OUR ISLANDS AND THEIR PEOPLE.
a Some changes had taken place in the town. Our friend of the mournful countenance had departed from the convento, and his successor was a fat and jolly friar wa ho piped for his people to dance, and made himself generally agreeable to them.
a At the tribunal we found an acquaintance who had been bandmaster when we parted, presiding as gobernadorcillo. He was delighted to see us, and, although it was past midnight when we arrived, sent word of our coming through the village, and the population turned out en masse to welcome us.
a Before we retired the capitan came to us with a very mysterious air, and remarked that he had a surprise in store for us in the morning. We were not to fail to be on hand when the procession of cabezas de Barangay passed by on its way to mass.
a Accordingly, we turned out bright and early. In due time the procession formed and started for the convento, to escort the padre to church; but for the life of us we could not see anything extraordinary about it. The shirts of the cabezas stood out from their waists at the usual angle; there was a fair assortment of battered instruments, and a motley crowd to play them ; but nothing out of the ordinary, and we began to fear that the %obernadorcillo was too subtle for us. We were not destined to miss the surprise, however. Just as the band came opposite the balcony on which we were standing, the capitan waved his cane in the air, and the musicians saluted us with the familiar melody to which the wordsa
a Johnny get your gun, get your sword, get your pistolr Nigger on the house-top, wona t come down,*
STATUE OF MAGELLAN, AT MANILA.
are usually set. The sight of those solemn cabezas marching to church to that tune came very near upsetting our dignity, and a little later, when the same familiar strains floated out from the sacred edifice itself we simply collapsed. The Filipinos usually play entirely by ear. The bandmaster had learned the melody from us, had taught it to his musicians, and added it to the Siquijor repertoire of sacred music.a
Music is taught in all the higher schools, and it is the most prominent feature at every festival and public entertainment, as well as in the family circle. Every family possesses some sort of a musical instrument, and, when they can afford it, several different kinds are frequently found in the same house. There are probably more pianos in the island of Luzon, in proportion to the population, than anywhere else in the world, and many of them are of the most exquisite tone and workmanship.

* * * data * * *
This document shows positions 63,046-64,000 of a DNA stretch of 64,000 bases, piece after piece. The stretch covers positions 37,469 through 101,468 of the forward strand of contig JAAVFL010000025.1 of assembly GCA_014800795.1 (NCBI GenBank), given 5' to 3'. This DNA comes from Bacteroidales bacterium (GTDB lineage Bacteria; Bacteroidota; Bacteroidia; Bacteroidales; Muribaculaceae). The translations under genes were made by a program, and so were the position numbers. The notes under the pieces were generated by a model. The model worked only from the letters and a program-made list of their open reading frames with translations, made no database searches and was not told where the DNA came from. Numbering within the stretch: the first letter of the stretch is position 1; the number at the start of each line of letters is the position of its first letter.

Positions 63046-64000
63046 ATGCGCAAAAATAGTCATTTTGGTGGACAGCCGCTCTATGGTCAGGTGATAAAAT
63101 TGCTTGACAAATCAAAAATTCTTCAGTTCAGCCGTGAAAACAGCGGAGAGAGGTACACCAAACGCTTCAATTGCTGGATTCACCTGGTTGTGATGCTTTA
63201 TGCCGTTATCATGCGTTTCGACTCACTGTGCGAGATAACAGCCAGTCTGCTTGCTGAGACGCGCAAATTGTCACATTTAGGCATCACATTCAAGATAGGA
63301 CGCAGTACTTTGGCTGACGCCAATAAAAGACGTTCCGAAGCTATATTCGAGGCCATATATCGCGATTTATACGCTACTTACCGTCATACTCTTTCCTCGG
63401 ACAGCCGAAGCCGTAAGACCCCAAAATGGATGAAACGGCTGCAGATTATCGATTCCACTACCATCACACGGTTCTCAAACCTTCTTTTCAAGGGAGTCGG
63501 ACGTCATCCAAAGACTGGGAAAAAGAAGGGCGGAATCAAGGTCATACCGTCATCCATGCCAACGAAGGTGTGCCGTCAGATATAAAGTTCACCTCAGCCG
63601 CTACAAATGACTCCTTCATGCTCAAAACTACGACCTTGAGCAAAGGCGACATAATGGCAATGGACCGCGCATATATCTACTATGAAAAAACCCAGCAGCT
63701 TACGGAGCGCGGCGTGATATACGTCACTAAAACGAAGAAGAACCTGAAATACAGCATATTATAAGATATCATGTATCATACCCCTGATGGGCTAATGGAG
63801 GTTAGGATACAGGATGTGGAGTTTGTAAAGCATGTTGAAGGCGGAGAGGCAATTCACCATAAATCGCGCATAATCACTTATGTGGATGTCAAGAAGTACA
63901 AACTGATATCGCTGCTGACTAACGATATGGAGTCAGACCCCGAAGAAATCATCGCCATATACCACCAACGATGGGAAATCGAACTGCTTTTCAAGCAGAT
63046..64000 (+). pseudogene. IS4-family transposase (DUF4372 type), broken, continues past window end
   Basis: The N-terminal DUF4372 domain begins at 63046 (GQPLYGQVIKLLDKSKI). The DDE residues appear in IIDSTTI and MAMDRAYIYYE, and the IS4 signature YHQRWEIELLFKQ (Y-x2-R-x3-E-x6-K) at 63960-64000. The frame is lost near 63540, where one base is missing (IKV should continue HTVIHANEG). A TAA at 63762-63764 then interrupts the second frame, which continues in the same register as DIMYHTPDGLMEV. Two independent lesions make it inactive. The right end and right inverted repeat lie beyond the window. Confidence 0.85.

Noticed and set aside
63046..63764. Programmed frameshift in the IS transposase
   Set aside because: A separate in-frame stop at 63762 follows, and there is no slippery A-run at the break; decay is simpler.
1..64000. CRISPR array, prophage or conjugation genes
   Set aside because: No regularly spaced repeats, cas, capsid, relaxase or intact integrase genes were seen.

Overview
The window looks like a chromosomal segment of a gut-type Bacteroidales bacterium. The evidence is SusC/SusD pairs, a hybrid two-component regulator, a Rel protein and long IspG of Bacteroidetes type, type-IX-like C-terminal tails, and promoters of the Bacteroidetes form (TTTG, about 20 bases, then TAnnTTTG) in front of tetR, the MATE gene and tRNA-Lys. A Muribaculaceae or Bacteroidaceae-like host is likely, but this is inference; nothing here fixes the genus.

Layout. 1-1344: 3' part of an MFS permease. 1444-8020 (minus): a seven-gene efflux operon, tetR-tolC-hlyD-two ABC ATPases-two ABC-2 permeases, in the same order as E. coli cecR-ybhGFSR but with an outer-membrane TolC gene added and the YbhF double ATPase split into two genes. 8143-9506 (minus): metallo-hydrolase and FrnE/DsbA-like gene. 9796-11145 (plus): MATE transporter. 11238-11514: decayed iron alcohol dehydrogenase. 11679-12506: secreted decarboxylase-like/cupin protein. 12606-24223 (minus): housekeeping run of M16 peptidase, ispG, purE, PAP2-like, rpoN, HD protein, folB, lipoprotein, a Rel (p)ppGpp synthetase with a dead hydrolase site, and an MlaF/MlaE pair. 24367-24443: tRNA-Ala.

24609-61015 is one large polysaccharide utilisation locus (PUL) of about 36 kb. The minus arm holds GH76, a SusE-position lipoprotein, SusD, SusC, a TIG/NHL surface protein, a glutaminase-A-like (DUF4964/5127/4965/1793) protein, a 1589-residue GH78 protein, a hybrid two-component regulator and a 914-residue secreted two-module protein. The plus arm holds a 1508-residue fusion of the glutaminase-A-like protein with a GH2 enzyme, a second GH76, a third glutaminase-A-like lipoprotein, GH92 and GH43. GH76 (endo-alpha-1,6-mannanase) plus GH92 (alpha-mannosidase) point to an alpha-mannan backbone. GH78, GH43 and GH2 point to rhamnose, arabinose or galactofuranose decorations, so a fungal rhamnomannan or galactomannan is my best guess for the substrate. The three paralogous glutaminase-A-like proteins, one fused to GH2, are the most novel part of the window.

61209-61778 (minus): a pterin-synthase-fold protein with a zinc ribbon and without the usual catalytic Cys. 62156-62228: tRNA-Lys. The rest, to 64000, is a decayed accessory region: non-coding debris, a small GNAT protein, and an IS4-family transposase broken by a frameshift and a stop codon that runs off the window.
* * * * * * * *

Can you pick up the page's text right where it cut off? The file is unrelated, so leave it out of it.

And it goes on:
The Tagalogs are fond of the marvelous and the romantic. Their corridos (romances, or popular legends) travel from hand to hand, and when the authors have no paper they use the leaves of the plantain. There is rarely a bahay where there are not some books in Tagalese, and there is hardly a family that does not boast a poet. Some of these are very good, and occasionally there are found at festivals and funerals excellent improvisors.
At funeralsa the most impressive ceremony of the Filipinosa they relate the life of the deceased from the cradle to the grave, and sound his praises in long speeches in verse, to the construction of which the Tagalese language lends itself better than any other.
SCENE ON THE PASIG RIVER AT MANILA.
The singular-looking boat in the foreground represents a class of native steamers that ply the inland rivers of the island of Luzon.
A NATIVE SUGAR FACTORY, ISLAND OF LUZON.
country do not require them. Like all the Polynesians, the Tagalogs are an extremely clean people. They bathe frequently, usually several times a day, and change their clothing at every bath. This extraordinary cleanliness applies not only to their persons, but to their houses, cooking, and everything connected with their daily life.
Though not naturally artistic, as are the Japanese, the Tagalogs have shown many evidences of good taste in that line. This is manifested in the elaborate embroideries executed by the women, as well as the productions of native painters and sculptors, some of which have been honored with high prizes at the Madrid Art Exhibition. They are very apt in the mechanical arts, doing excellent work in silver and wood-carving, and as copyists and imitators they are unexcelled.
As a people, they are natural musicians. Every village has its orchestra or band, and in the evening all the inhabitants turn out to enjoy the melody. Even little boys and girls of five or six years of age are said to play the harp, the guitar, or the piano with excellent taste and as if by instinct. Their ear for music is intuitive. They readily acquired all the popular airs played by our military bands, but their application of our music was often extremely ludicrous. All music is music to the
Tagalog, who recognizes no incongruity in playing a A Hot Time in the Old Town To-nighta or a Marching Through Georgiaa at a funeral or a church dedication. The melody captivates him, and he does not stop to inquire into its appropriateness. Prof. Dean C. Worcester relates the following ludicrous incidents in illustration
of this peculiarity, in his interesting work on the Philippine Islands: